The childcare minefield
If you don't talk about it, it doesn't exist. That seems to the election mantra of both parties when it comes to the dreaded childcare debate.
Clint Greagen's decision to become a stay-at-home dad to his four sons made perfect sense for his family, but he acknowledges the choice makes him a rarity among families.
The 43-year-old gave up his job as a youth worker 10 years ago to allow his wife Tania Pizzari to focus on her physiotherapy practice while he concentrated on child-rearing.
"I was happy to stay at home," he said. "It made sense for our family."
Now father to Archie, 12, Lewis, 10, Tyson, 8, and Maki, 5, Mr Greagen is surprised by how few families take the same path.
While the public perception is that stay-at-home dads are on the rise, new data from the Australian Institute of Family Studies show they comprise a small proportion of two-parent families with children under 15 – accounting for 4 per cent of families – compared with stay-at-home-mother families, which account for 31 per cent.
Mr Greagen said the playground could be a lonely place for the stay-at-home dad, and he's worn the brunt of ill-informed assumptions.
"When I told people I was going to stop working to look after the kids, their eyebrows would shoot up," said the Melbourne father, whose experiences spawned a blog and a book.
"I'd get comments like, 'You must be under the thumb', or, 'It must be great just staying at home every day.' People didn't really acknowledge it's a big job looking after kids.
"Those sort of attitudes deter men from staying home. It was pretty rare to see other dads at school drop-offs. Even now I still get strange looks."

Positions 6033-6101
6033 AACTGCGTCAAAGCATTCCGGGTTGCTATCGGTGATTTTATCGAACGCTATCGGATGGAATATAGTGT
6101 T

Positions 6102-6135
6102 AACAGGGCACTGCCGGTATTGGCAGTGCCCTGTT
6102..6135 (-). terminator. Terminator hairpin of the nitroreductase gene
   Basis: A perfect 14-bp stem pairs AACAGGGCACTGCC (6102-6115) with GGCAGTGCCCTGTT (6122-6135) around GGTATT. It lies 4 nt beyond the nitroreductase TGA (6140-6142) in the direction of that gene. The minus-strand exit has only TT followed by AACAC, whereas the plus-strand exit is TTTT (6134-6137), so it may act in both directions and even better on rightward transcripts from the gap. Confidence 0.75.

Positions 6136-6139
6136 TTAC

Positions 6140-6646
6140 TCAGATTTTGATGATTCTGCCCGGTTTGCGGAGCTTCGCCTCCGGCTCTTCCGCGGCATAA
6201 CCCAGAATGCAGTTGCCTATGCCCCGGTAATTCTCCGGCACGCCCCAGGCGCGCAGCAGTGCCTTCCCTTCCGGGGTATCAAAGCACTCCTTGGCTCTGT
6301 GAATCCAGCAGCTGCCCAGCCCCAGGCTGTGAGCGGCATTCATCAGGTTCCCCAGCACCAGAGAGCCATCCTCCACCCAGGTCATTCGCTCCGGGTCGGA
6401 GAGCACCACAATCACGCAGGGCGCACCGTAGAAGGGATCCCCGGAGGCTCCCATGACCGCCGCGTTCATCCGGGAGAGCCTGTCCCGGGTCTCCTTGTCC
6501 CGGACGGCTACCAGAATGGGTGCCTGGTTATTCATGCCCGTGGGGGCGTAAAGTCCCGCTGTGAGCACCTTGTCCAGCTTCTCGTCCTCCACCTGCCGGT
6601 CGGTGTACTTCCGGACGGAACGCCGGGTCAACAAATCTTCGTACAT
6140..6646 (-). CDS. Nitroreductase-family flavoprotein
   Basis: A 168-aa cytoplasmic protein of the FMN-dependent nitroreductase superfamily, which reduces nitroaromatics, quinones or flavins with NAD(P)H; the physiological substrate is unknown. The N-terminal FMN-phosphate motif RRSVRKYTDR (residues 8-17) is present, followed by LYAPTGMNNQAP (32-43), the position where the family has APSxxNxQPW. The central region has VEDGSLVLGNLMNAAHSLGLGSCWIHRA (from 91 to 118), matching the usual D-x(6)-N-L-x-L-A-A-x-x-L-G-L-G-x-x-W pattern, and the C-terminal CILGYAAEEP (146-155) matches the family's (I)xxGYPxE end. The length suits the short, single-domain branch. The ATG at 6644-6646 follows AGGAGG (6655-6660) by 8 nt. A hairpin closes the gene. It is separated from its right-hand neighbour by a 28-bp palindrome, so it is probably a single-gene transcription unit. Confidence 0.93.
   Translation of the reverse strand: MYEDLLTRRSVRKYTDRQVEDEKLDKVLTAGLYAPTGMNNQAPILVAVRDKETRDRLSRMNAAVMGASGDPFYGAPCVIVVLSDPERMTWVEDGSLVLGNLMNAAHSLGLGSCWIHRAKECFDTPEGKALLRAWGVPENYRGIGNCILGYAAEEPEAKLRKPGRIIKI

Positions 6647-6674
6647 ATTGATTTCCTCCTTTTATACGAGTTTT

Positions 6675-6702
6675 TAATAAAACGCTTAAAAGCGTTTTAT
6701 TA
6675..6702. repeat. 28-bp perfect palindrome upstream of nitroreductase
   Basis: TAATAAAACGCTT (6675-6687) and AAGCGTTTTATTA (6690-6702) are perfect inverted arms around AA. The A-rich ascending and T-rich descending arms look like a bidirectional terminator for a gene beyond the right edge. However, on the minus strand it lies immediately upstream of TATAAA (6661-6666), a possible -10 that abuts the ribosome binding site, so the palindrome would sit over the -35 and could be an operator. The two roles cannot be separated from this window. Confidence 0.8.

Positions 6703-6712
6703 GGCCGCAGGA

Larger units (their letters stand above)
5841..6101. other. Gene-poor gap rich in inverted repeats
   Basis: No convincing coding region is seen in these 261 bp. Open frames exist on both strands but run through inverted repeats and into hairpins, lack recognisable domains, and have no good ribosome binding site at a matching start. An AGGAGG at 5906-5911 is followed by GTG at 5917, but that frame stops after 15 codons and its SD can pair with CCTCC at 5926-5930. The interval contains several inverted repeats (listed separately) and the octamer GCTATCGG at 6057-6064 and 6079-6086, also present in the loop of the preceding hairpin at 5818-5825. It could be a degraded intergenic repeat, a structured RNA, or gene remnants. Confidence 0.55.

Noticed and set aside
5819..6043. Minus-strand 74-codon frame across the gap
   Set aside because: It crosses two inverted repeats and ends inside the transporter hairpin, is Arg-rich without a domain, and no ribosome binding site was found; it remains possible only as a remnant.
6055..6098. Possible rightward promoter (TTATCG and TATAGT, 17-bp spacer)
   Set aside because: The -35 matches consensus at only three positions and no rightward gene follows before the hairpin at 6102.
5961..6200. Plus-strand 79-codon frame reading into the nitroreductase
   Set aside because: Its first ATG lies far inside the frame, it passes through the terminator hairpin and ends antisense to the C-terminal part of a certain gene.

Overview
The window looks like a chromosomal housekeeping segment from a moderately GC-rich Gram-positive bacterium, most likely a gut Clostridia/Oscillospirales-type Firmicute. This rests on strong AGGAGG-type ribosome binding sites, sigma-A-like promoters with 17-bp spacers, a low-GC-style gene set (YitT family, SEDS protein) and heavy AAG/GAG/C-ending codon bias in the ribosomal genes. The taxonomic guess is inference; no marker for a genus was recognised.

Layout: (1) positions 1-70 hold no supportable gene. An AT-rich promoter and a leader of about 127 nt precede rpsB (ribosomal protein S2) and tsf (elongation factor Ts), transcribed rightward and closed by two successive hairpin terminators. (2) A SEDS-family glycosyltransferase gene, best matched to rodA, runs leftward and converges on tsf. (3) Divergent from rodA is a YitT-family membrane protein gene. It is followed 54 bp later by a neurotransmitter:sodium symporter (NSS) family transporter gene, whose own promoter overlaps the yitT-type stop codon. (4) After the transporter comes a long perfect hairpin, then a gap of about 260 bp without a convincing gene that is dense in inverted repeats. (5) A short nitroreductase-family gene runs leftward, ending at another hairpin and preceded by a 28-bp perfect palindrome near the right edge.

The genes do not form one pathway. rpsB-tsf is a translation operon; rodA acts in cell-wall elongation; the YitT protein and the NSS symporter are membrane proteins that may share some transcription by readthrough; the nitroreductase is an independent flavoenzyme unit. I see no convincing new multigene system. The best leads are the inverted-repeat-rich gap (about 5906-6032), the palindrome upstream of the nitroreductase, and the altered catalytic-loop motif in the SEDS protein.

The AIFS research shows that rather than being "Mr Mum", stay-at-home dads are vastly different to stay-at-home mums, with many making the decision out of necessity rather than choice.
"For many, becoming a stay-at-home dad is an economic decision, driven by unemployment, underemployment or disability and not a lifestyle choice," AIFS director Anne Hollonds said.
"The fathers tend to be older, with older children, and they don't tend to pick up the full domestic workload to the same extent that stay-at-home mothers traditionally have."
In stay-at-home dad families, mothers spend an average of 35 hours a week in paid work and 44 hours on housework and child care, while fathers spend 47 hours on housework and child care, the research found.
In stay-at-home mum families, fathers spend an average of 51 hours a week in paid work and 26 hours on housework and child care, while the mothers devote 74 hours to housework and child care.
"They are doing a lot less than the stay-at-home mums but that's not a criticism of stay-at-home dads," AIFS senior research fellow Jennifer Baxter said.
"Their circumstances are quite different. Stay-at-home mums tend to be looking after much younger children, so the child-care demands are really great.
"Dads aren't often in that situation. The stay-at-home dads do tend to have older children who are more independent, so they're not spending as much time on housework and child care."